In his book The Making of Israeli Militarism, Uri Ben Eliezer described Israel as a nation-in-arms—the Jewish collective identity in Palestine was constructed mainly through the militarization of the society. The Zionist leadership used the army as the principal agent of development and integration. Through mandatory reserve service and seasonal mass maneuvers, the army became the hammer and anvil forging national entity.
The media was recruited for the nation-in-arms very early on. Military reporters helped to invent the mythology of Israeli heroism in the battlefield, even when spinning the bloody reprisal operations against the civilian population in the 1950s. Many future leaders of Israel would emerge from the core group of military heroes celebrated by the press: Rabin, Netanyahu, Barak and Sharon. The media’s cooptation curbed significant criticism and alternative thinking. The Israeli media was corrupted by this total submission if only because of the secretive nature of the army. The media could serve as spokesman for the Israel Defense Forces (IDF) but not as its watchdog. Very rarely was the army’s immunity from outside supervision questioned or challenged.
But the army did more than militarize the media as the years went by. It produced aggressive policies toward the country’s neighbors and coercive domestic policy toward any group with an agenda that contradicted the overall objectives of Zionism as understood by the political elite. The army became a dominant actor in the economy, politics, administration and culture. Until 1948 the task of supervising settlement was in the hands of Jewish Agency officials. After the 1948 war, settlement meant reoccupying deserted villages from which Palestinians were expelled. This mission was entrusted to the IDF. The army had, and still has, a special force to implement this Zionist imperative, probably the most important one, in Palestine. 
In the more optimistic atmosphere of the Oslo period, when many writers began to trace post-Zionist tendencies in Israeli Jewish society, critical Israeli sociologists found abundant evidence for the claim that the nation-in-arms model was weakening.  Then came the second intifada. For the time being, all the sanguine assessments of a different Israel have been disproven by the re-entry of the powerful IDF into public space, particularly the mass media.
“Cut Anything That Does Not Shoot”
Reporters began to feel that IDF coverage was false or misleading during the first intifada. But only in the liberal daily Ha’aretz could alternative reporting on the first uprising be found; the rest of the print and broadcast media did not venture a version of events countering that provided by the IDF spokesman. During the heyday of the Oslo agreements, by contrast, editors and reporters began consistently to refuse to pass their pieces through the military censor.
Following Rabin’s assassination and Netanyahu’s term in office, these buds of a less militarized media started to disappear. Ehud Barak’s election in 1999 aroused new hopes. Barak, always verbose but quite impotent in action, talked about the “army of peace.” He promised to cut the IDF’s budget, in his words to “cut anything that does not shoot.”  He charted a vision of a future professional army that would replace the “people’s army.” This could have meant restricting the militarization of the media as well. But the army was not really reduced in size, nor was it professionalized. It assumed an air of professionalization — for instance it adopted the American model of military academies run by senior officers — but its extraordinary hold on society in general and on public space in particular continued and even increased. In fact, the academization of the officers’ corps created the false impression that officers were fit to be parachuted into civilian life in no time. The number of ex-generals in politics and in the media increased, and so did the influence of military thinking in public space.
For a short while, when the public debate in Israel over the IDF presence in southern Lebanon soared to prominence, the Four Mothers movement — a group of soldiers’ mothers — successfully challenged the military’s hold on public opinion, creating a lobby in support of unilateral withdrawal in May 2000 from southern Lebanon. For a while, mothers, and not only generals, appeared in the media to debate that now concluded occupation. But this was a short episode that reflected more Israelis’ lack of interest, even on the far right, in southern Lebanon, rather than a fundamental change in the composition and hierarchy of those invited to participate in the public conversation.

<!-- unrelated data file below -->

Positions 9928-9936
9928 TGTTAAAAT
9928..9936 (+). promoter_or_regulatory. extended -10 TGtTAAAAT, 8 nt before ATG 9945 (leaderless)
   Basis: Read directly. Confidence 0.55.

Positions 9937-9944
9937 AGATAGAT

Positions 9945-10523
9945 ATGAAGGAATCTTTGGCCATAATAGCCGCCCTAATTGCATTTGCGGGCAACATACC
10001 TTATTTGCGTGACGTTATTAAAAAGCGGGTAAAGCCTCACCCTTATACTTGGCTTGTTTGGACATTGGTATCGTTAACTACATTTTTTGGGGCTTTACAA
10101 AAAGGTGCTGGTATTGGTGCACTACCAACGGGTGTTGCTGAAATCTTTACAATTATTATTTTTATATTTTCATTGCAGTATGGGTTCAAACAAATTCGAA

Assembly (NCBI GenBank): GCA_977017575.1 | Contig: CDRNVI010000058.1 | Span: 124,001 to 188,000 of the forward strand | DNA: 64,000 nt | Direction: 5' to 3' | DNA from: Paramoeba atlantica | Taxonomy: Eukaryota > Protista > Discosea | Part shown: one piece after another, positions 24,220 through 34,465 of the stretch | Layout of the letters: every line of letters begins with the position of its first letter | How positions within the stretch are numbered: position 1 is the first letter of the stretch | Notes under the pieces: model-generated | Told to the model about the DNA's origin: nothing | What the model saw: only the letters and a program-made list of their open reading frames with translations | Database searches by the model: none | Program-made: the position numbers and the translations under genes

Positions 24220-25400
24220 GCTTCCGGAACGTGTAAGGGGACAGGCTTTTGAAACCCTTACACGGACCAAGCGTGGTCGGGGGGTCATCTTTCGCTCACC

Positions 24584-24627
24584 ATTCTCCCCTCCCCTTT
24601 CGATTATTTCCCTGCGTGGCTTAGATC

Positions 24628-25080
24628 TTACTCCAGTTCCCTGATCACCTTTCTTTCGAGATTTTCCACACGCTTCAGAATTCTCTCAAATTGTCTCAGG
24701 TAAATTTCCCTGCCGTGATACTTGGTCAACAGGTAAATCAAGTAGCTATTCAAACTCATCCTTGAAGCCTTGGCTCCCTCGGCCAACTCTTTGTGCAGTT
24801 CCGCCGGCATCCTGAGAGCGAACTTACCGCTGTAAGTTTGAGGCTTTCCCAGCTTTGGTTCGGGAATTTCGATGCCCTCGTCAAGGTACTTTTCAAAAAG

The 1990s brought other new developments which counterbalanced the more optimistic signs that civilians would have a say in security matters. The most important of these was the growing presence of religious-nationalists, most of whom were settlers, among the senior ranks of the officers’ corps. During the second intifada, these officers have been directly responsible for implementing IDF reprisal actions in the Occupied Territories. They assumed an even more central role during Operation Defensive Shield — the March-April reoccupation of West Bank towns following a particularly bloody wave of suicide bombings inside Israel. One settler officer, Ron Shechner, from a settlement near Hebron, was the commander of the units besieging Arafat’s compound in Ramallah. He was and still is a very popular participant in TV and radio shows, where he appears as a “neutral” and “professional” expert on the current crisis.
The Daily Bulletin
In part because of the religious-nationalist presence in the army, when the second intifada broke out, both the military and the media willingly echoed the right-wing line as they had never done before. From the very moment the intifada erupted, the media allowed the army to be its only source of information and interpretation.
In a recent book on the media, Daniel Dor (ex-senior editor of two of Israel’s three major daily papers) discerns in the early intifada coverage what he called a “hermetic self-persuasion of righteousness.” The three main dailies, Dor claims, provided their readers with a one-dimensional picture that fed the sense of frustration and hopelessness among wide sectors of Jewish society in Israel, but stood in stark contrast to what the reporters brought in from the Occupied Territories. In the opening pages of his book, Dor notes how the events between September 28-October 2, 2000 were reported. Each day, the reporters would send news connecting the day’s demonstrations to the previous days, and to a chain that began with Sharon’s visit to the Haram al-Sharif on September 28. The editors decided to ignore the chain of causation, creating the impression that each day brought with it an unexplained burst of Palestinian violence.  Thus editorial boards exerted a strenuous effort of selection and distortion of the raw news to reach the required image of reality. The media, Dor continues, was motivated by hate, fear and ignorance in constructing its biased and nationalist narratives, but more importantly simply gave in to the Barak government’s version of events without recourse to basic instincts of critique or skepticism.